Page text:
Parks and Schools

While privately owned land is used to meet many of our needs, including most housing and employment, public land, such as parks and schools, contribute tremendously to our quality of life and community health. So when we plan for the future land needed by our community, parks and schools are included in that evaluation.

The future need for these uses is determined through the collective planning efforts of local school districts, the University of Oregon, the City of Eugene and other utility providers, and City Council direction. Some of the land needed for these uses can be found inside the current urban growth boundary, while other uses specifically require expansion to address the need.


Parks and schools  are the public uses of land addressed in Envision Eugene. Why and where are we adding park and school land? This page covers some of the big picture questions about how parks and schools are being addressed through Envision Eugene.

How do we plan for parks and schools?

Planning for parks and schools is primarily carried out by each school district and by the City of Eugene Parks and Open Space. The corresponding planning documents are:
Land needs identified in these plans that cannot be met within the current UGB result in a process to select appropriate land and bring it into the UGB. For both parks and schools, we plan 10-20 years out so that land can be developed in time to meet the needs of our increasing population. We also consider parks and schools to be key destinations in 20-minute neighborhoods, so we strive to provide more people with access to parks and schools throughout the community.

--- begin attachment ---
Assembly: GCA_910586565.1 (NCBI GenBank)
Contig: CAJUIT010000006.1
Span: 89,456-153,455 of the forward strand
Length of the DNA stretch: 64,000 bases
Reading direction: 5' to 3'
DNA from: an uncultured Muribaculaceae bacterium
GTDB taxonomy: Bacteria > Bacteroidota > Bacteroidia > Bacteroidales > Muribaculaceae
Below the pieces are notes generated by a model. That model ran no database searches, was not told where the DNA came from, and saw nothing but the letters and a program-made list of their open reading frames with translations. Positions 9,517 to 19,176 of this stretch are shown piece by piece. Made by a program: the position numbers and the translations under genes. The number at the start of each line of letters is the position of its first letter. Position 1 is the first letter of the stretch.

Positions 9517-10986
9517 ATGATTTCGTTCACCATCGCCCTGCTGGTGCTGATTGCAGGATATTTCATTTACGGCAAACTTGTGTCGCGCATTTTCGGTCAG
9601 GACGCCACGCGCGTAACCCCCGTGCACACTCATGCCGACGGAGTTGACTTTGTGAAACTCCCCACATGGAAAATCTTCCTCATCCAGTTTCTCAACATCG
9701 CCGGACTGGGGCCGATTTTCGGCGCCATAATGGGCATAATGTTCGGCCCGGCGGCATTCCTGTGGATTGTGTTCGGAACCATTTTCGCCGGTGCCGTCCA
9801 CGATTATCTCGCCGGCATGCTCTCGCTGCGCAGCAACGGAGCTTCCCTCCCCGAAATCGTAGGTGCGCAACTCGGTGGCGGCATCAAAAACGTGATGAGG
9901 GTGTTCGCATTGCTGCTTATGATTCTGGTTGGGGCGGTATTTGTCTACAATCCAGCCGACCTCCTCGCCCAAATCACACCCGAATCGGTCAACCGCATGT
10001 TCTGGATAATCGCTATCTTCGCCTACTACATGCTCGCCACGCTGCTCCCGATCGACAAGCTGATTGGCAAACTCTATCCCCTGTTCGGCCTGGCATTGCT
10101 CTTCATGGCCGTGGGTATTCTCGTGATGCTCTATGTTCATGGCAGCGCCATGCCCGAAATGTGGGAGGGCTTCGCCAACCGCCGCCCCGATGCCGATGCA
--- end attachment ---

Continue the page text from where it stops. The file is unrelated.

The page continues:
While parks and schools are the only public uses that we are currently expanding for, other public uses are also planned for including land need for the University of Oregon, utility facilities (water, wastewater, stormwater) and lands needed for other public uses (fire, police, other government). Master plans, projections, and capital improvement plans are some of the materials that inform this planning. Land need to accommodate major facilities for these uses is accounted for in the UGB planning (about 200 acres). Since these could all be accommodated on land inside the UGB, they are not the focus here.


What is the latest on parks and schools?

The Envision Eugene recommended urban growth boundary expansion includes land for two community parks and one elementary and/or middle school.

A total of 311 acres are needed for expansion for parks and schools. This includes 257 acres owned by the City of Eugene for developing community parks at Golden Gardens (222 acres) and Santa Clara (35 acres) and about 54 acres owned by Bethel School District for a new school.
2017 Clear Lake Recommendation
Santa Clara Expansion Recommendation

How do parks and schools relate to adopting our UGB?

The Urban Growth Boundary Adoption Package is the collection of legally required documents to formally set (adopt) the UGB. Parks and schools are addressed in multiple sections of the UGB Adoption Package.